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   These are a few of the stories you will find in this week's printed newspaper:
  • Shock and grief: Friends and co-workers try to come to grips with the death of Cromberg couple Mike and Olga Kroencke whose bodies were found Saturday near Oroville.
  • Plan approved: Supervisors approved the county’s new mental health plan, but some are wondering aloud if it will make any difference.
  • Ice cream cash: Sheriff Greg Hagwood’s appearance in an ice cream commercial last April resulted in a sweet treat for the county.

Greenville clinic a bright light for EPHC

Delaine Fragnoli
Managing Editor


The Greenville clinic is one bright spot in an otherwise dim financial picture at Eastern Plumas Health Care according to a report to board directors when they met in Indian Valley earlier this month.

By itself, the clinic is breaking even, Chief Financial Officer Jeri Nelson said. “It’s holding its own.”

Although the clinic recorded a small loss of $2,276 in October, it is showing a profit of $5,300 for the first four months of the fiscal year. Chief Executive Officer Tom Hayes attributed the October loss to John Evans, the clinic’s family nurse practitioner, having been gone for a week.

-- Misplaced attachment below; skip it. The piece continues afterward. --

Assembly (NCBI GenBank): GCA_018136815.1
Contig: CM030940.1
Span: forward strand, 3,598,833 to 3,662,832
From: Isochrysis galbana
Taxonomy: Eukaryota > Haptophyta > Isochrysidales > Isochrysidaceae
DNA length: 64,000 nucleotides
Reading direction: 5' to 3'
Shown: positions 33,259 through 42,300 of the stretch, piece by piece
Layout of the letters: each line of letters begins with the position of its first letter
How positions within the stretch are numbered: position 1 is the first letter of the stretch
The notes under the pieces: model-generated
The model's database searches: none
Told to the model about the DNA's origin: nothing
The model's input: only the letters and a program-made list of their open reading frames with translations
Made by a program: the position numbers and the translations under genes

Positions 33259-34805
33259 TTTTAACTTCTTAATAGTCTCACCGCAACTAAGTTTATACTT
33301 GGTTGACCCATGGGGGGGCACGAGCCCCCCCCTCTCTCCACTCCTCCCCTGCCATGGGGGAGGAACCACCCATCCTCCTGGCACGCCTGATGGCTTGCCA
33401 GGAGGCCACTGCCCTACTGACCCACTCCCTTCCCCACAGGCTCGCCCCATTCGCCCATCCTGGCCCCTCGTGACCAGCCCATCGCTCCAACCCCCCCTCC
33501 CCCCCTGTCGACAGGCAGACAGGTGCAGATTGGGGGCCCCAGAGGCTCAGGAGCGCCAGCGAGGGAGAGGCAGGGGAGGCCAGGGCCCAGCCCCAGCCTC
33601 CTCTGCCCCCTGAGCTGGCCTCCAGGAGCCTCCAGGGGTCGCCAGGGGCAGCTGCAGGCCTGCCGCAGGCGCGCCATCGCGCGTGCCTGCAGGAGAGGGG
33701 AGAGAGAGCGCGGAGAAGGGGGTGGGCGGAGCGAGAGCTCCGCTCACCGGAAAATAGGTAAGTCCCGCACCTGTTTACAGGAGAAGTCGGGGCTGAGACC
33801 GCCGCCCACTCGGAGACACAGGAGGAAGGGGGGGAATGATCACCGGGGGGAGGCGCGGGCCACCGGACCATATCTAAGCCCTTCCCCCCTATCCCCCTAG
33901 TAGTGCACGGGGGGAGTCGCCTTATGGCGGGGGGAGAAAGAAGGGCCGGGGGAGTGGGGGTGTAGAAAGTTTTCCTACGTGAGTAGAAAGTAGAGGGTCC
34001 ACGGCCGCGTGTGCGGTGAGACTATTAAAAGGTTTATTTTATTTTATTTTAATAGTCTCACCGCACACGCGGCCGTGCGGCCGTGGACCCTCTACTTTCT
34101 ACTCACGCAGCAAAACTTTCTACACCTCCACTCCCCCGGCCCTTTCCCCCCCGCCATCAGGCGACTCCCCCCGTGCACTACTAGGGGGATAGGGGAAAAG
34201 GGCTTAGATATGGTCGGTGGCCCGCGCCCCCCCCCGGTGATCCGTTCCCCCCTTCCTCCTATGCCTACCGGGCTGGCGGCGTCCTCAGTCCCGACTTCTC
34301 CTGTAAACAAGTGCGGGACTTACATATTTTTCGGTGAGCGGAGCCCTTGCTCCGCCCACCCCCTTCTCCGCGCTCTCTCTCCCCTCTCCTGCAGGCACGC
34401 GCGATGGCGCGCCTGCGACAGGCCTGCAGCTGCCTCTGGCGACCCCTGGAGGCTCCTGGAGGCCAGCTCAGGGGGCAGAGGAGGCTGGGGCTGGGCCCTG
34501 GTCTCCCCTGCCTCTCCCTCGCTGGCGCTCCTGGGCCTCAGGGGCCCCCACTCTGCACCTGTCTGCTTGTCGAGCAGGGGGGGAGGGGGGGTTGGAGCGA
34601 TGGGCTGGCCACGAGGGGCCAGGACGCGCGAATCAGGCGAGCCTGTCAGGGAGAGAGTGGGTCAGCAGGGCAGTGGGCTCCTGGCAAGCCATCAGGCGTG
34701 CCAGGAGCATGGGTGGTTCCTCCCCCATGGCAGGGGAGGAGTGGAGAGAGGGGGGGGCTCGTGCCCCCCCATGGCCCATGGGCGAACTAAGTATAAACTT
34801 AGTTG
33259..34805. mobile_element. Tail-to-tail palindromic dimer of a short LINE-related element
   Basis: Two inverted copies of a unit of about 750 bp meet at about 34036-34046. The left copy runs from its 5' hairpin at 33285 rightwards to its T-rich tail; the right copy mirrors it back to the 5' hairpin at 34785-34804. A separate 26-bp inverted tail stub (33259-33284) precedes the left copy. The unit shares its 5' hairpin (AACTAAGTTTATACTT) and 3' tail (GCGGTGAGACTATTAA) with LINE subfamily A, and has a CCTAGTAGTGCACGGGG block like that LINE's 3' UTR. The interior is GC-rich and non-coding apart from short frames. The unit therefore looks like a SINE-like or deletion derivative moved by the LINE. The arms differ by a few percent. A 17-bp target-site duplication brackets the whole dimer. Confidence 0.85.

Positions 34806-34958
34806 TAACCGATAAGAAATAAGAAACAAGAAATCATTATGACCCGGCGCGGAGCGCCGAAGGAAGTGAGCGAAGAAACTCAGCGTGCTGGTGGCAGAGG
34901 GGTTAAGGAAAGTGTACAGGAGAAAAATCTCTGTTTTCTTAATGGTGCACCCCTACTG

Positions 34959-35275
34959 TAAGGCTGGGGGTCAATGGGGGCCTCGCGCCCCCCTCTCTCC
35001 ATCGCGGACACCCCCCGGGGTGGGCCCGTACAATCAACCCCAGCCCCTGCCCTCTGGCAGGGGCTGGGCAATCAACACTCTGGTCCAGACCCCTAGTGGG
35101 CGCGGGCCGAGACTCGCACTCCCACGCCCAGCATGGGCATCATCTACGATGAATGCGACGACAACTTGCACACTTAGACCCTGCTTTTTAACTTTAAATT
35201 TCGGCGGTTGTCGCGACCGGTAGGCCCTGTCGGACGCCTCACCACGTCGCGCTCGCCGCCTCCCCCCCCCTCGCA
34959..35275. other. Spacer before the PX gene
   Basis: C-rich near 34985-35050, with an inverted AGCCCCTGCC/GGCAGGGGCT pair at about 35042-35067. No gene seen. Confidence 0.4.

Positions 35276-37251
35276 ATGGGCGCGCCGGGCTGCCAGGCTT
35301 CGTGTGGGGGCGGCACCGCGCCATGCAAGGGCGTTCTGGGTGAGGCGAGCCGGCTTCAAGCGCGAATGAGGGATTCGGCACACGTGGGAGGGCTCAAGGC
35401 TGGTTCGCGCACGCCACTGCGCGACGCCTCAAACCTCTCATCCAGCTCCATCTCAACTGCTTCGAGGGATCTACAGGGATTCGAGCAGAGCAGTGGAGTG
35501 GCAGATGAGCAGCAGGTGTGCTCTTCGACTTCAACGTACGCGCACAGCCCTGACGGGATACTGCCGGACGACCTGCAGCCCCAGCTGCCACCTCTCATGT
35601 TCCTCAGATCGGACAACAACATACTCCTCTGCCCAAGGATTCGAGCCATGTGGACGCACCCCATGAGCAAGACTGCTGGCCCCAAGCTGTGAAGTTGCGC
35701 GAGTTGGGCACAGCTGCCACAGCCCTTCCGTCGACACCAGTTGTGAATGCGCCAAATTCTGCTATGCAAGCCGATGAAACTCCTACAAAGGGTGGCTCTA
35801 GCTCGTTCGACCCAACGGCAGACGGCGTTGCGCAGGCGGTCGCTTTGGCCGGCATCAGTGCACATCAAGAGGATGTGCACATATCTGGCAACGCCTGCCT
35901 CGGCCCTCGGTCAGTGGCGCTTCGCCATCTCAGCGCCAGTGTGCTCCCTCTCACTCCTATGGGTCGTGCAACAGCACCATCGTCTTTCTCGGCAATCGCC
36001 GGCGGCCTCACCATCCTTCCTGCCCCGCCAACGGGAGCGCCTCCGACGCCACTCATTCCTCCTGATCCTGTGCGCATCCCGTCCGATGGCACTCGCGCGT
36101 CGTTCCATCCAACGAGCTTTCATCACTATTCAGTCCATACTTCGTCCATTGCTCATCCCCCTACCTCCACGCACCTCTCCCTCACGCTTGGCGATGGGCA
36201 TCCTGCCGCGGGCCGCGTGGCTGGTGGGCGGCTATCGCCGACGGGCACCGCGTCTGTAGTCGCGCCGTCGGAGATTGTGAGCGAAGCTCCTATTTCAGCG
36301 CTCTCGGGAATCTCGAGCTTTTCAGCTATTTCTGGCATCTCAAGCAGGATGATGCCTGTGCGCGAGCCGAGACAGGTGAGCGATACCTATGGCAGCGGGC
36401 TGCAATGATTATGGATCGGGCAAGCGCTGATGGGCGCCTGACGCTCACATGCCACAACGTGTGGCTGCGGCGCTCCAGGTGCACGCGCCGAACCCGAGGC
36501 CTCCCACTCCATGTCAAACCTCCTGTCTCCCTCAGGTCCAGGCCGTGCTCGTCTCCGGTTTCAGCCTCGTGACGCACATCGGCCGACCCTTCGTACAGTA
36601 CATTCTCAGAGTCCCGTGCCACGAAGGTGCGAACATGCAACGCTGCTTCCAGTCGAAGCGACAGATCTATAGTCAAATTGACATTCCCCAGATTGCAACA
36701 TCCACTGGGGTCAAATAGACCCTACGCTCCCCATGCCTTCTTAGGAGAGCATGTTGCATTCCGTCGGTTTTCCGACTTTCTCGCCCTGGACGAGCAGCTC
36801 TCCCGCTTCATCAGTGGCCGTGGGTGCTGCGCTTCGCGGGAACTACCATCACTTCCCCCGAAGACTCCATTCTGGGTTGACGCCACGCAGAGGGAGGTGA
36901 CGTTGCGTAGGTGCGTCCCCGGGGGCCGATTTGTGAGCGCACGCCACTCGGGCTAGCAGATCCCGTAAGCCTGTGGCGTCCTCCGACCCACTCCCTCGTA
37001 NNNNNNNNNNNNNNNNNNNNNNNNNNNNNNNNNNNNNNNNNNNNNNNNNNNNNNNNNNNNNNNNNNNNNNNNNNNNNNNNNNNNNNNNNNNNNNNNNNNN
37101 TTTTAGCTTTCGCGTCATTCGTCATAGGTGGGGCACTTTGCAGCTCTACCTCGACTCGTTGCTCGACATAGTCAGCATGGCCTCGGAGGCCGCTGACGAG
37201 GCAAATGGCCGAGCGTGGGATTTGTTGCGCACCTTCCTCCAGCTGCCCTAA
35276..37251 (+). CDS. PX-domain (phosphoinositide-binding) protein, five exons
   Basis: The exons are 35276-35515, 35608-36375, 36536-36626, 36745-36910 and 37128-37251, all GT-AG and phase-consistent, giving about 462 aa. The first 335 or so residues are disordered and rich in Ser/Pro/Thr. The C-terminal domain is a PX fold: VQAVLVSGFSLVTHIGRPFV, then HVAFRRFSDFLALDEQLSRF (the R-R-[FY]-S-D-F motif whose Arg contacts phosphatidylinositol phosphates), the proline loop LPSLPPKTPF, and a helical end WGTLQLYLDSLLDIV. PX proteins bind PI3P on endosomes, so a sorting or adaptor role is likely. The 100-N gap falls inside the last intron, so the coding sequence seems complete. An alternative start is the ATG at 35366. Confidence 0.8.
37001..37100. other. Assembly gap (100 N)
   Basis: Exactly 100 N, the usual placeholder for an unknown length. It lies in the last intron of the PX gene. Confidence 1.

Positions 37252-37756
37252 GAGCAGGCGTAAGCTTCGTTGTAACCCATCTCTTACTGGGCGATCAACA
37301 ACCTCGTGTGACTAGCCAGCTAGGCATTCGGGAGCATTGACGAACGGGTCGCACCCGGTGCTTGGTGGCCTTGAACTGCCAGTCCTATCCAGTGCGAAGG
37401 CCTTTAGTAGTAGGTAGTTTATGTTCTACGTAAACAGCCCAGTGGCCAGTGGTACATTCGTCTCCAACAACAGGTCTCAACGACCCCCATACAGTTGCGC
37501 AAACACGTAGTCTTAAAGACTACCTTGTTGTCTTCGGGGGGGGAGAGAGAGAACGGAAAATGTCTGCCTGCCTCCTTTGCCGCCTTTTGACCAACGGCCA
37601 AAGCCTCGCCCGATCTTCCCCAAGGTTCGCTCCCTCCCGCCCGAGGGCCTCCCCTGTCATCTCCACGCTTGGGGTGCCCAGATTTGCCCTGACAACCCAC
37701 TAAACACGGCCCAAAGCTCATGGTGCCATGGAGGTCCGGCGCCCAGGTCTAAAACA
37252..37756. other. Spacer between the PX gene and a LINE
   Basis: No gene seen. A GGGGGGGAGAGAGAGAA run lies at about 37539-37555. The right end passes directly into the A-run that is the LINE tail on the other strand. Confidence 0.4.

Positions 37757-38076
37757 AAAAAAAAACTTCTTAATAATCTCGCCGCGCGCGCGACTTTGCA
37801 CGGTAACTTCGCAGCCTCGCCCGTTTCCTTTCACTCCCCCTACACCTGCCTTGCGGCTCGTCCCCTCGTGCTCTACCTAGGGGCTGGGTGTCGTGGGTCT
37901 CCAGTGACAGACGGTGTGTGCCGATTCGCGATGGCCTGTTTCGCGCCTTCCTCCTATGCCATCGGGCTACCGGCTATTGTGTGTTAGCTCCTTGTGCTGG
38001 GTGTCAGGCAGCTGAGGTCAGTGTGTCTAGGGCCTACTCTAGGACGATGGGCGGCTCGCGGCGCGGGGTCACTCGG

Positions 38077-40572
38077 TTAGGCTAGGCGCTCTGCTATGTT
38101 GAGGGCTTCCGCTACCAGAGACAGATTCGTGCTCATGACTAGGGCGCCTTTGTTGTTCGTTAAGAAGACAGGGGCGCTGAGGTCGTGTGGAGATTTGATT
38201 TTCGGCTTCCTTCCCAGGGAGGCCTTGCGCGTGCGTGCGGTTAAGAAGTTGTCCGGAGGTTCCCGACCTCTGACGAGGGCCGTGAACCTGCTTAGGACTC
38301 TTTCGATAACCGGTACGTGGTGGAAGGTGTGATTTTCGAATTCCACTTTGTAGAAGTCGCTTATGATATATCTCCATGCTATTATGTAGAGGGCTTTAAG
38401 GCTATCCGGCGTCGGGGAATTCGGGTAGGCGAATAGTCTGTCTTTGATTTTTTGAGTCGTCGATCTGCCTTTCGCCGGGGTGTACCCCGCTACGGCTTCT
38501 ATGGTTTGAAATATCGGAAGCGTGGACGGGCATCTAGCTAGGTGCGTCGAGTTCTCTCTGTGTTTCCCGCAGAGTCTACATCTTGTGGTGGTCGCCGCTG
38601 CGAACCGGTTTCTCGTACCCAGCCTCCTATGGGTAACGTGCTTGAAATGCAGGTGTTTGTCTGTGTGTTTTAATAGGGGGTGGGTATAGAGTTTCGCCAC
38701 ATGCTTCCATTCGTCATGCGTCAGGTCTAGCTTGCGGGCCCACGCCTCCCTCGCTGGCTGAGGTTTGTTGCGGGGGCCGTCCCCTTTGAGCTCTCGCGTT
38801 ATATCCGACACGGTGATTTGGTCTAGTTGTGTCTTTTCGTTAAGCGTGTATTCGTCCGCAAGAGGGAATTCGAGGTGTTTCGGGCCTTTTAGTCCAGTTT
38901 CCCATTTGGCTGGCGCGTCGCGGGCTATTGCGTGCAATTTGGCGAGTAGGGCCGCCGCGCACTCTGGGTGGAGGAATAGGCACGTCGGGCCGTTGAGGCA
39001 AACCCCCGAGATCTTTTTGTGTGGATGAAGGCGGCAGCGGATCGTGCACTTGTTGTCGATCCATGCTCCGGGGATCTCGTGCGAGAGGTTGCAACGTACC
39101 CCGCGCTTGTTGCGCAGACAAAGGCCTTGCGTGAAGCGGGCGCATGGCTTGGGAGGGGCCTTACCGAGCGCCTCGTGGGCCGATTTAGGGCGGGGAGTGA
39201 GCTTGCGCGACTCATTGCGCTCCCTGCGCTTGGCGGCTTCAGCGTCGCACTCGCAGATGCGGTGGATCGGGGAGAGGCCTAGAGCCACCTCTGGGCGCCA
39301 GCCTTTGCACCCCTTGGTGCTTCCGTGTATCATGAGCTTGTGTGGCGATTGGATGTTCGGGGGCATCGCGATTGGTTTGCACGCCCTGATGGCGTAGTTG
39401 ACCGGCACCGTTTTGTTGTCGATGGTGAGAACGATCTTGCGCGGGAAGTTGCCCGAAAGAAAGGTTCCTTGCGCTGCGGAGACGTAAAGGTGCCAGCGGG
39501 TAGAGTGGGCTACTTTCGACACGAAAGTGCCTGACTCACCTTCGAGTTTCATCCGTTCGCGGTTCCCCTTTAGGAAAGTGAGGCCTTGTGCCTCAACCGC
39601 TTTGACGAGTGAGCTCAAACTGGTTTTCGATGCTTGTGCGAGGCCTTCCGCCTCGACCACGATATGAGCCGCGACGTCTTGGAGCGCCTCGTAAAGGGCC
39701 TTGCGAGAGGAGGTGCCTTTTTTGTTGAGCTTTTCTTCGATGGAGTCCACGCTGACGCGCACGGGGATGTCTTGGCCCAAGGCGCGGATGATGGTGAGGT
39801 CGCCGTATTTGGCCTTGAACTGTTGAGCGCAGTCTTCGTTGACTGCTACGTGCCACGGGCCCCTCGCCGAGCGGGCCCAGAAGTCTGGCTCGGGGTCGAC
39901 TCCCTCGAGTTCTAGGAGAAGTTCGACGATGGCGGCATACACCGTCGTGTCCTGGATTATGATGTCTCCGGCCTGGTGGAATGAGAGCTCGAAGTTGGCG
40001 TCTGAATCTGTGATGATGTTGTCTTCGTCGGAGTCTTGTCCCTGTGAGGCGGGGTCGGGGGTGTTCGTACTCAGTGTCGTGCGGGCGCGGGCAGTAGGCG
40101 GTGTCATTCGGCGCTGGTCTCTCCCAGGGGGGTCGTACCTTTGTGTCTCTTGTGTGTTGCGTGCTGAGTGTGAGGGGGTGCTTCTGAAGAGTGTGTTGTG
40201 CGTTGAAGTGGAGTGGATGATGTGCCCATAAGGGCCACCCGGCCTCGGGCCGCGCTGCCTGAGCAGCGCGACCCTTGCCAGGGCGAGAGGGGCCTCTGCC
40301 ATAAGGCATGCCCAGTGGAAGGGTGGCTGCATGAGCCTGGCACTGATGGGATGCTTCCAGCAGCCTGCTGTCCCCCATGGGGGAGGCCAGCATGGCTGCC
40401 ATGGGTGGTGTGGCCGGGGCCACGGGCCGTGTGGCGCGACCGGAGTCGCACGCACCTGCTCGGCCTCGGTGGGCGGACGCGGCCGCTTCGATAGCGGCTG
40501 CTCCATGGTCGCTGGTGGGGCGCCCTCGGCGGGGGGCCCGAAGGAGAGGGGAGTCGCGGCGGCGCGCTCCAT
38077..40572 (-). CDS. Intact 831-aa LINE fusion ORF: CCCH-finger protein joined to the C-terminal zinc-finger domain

The clinic is operating a little under budget. “I like to see that,” Nelson said.

Usage has been strong. The clinic recently notched a record of 38 patients in one day. In October, 330 patients used the clinic, bringing the year’s total so far to 1,388, slightly less than the anticipated 1,532.

Board chairwoman Gail McGrath asked members of the audience if they were satisfied with the clinic.

“No one’s here (at the meeting),” one woman said. “That means it’s working.”

She added, “It’s an exciting addition to our little world.”

Given EPHC’s larger bleak financial outlook, community member Guy McNett asked if there were any plans to downsize the Greenville clinic.

No, Hayes said, reductions were only being considered at the district’s skilled nursing facilities, the object of recent MediCal cuts.

Although the district is cutting hours at its Graeagle clinic, such cuts were not on the table for Greenville. “Your population is not transient,” McGrath said.

“We’re pleased and grateful for Greenville,” Nelson said.

Health care needs in Indian Valley will be the subject of a townhall meeting Tuesday, Dec. 13, as part of a countywide community health assessment. The meeting starts at 5:30 p.m. at the Town Hall in Greenville. A buffet dinner will be served, and child care will be available. For more information, contact Rachel McDowell at or 284-1022.




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